“I can see clearly now, the rain has gone. “
This week’s Torah portion is Vayeshev, and “sight” words are all over the place. These are words that relate to seeing, vision, and the opposite – when people can’t see what’s in front of them. We start with Joseph, of course, he of the dreams and visions.
Joseph sees himself in relation to his brothers in a couple of dreams –one in the heavens and one on the ground. In the heavens, the celestial beings (his brothers and father) are all bowing down to him, and on the ground, the biggest sheaf of grain (Joseph) welcomes the adoration of the smaller sheaves (his brothers.) As you can imagine, these visions don’t go down well with the rest of the family. The sons already know their dad Jacob favors young Joseph.
The Torah likes aural puns. When words sound like other words, we call them homophones, and they appear in a few places in this parasha. These are not accidental. Remember, the text was read out loud to the community, and people made connections based on what they were hearing.
For example, in Gen 37:15-16, we are told that a man asked Joseph, “What are you looking for?” He answers, “Do you know where my brothers are pasturing?” The word for pasturing is “ro-im”, which sounds a lot like the plural word for seeing.
Later in chapter 38 (Gen 38:21) we’re in the side story of Judah and Tamar. Judah is the older brother of Joseph, and he has three sons. One is married to a woman named Tamar. The son dies, and Tamar is supposed to marry the next son, but he dies, too. Judah doesn’t want to lose his last son, so he sends Tamar away and withholds his 3rd son from her. She knows she is being wronged, so she takes off the garments of the widow, puts on the garb of the harlot, hiding her face, and sits by the side of the road. Judah doesn’t recognize this woman as his daughter-in-law, sleeps with her, and he promises to pay her later. Tamar asks for Judah’s staff, cord, and seal. When she becomes pregnant, and Judah wants to impose a death sentence, she produces the identifying objects, and Judah knows he is the father.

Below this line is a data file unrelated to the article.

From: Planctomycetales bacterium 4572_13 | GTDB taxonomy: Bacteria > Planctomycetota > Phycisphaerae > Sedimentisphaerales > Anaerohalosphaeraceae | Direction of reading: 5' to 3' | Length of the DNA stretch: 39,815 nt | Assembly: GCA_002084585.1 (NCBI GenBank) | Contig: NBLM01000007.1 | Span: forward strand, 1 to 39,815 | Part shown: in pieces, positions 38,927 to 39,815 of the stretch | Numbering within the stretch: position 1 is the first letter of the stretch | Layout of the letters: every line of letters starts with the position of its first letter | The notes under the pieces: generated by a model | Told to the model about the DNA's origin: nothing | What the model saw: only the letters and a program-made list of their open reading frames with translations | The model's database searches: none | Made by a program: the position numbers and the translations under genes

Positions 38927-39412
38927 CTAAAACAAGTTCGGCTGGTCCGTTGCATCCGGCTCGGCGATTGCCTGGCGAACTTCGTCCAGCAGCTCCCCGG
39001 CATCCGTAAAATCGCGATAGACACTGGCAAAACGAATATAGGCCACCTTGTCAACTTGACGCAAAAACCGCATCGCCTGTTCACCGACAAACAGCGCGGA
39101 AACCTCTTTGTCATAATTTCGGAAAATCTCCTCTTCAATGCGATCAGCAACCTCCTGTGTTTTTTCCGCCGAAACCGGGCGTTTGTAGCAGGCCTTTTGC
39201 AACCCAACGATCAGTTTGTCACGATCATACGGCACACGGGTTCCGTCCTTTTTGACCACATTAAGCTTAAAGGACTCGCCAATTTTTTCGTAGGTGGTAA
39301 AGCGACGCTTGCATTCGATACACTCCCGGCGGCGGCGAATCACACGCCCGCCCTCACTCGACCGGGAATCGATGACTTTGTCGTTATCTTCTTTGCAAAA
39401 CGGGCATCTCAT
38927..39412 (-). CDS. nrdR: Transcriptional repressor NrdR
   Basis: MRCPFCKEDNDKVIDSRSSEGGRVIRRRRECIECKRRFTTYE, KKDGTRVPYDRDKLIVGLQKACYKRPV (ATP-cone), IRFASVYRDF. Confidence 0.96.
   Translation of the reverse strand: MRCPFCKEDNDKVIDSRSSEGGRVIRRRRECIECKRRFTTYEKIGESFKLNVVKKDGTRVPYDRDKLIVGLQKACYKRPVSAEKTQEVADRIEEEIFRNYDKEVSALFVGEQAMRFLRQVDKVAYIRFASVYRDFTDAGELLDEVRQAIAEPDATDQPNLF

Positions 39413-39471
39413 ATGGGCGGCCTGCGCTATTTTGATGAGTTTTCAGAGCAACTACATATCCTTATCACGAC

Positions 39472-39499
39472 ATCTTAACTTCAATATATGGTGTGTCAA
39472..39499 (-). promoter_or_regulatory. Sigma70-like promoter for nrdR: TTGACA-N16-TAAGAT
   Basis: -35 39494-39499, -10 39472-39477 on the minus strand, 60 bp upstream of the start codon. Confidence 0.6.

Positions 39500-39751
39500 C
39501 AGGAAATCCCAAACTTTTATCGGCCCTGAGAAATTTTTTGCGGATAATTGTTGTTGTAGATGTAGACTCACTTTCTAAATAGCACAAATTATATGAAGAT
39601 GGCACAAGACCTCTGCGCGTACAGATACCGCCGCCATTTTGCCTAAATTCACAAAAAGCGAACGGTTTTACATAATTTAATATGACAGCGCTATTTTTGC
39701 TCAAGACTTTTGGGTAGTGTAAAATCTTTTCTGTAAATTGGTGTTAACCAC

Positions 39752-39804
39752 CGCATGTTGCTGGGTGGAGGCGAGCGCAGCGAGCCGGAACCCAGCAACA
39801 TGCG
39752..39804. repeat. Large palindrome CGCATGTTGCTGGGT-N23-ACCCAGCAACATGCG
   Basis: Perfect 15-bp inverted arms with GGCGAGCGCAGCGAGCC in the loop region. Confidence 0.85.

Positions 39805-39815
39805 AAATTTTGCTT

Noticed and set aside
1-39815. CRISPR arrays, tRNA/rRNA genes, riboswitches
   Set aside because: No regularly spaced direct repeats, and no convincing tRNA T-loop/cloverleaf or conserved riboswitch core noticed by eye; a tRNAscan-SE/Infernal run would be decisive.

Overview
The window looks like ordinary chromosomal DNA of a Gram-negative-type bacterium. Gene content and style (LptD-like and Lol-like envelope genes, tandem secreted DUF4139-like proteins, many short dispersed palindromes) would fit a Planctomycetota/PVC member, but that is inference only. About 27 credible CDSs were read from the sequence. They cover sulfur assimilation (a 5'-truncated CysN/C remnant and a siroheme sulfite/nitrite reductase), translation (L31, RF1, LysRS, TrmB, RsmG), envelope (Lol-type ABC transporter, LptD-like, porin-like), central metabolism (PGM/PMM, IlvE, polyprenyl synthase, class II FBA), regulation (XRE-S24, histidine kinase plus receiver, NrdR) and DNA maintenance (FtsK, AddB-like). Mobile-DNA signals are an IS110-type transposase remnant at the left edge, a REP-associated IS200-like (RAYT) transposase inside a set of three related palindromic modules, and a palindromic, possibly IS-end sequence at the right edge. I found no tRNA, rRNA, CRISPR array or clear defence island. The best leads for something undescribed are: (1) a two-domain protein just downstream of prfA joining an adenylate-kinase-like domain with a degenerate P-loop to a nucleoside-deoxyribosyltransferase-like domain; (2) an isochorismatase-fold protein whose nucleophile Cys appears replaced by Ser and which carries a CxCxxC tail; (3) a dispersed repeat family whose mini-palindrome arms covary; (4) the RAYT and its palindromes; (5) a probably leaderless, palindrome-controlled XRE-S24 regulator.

There’s a lot here, including another Torah aural pun (see what I did there….Torah ora…the light of Torah…?) Judah’s friend comes back to look for the prostitute to pay her, and says, “Where is the prostitute at Enaim?” “Enaim” is spelled like the word for “eyes.” Tamar was out in plain sight, but Judah couldn’t see that Tamar was the woman he lay with. He may have sight, but he was blind to reality.
Then, when we get back to Joseph’s story, (Gen 39:7) Potiphar’s wife “cast her eyes on Joseph” (eineha). She saw a beautiful man, but couldn’t see that it was wrong to seduce him. Her eyes led her to a place she shouldn’t be going, and she ended up accusing Joseph anyway. That’s how he ended up in jail.
How do we tell the difference between sight like Joseph’s, those dreams that come from a true place, and the sight of Judah and Mrs. Potiphar, taking us places we shouldn’t go. We have to learn to see with our hearts. Judah and Mrs. Potiphar saw things through not just their physical desires, but through their desire to cheat the rules. They were really blinded, not seeing at all.
Wishing you a sweet Shabbat of true sight, true peace and serenity.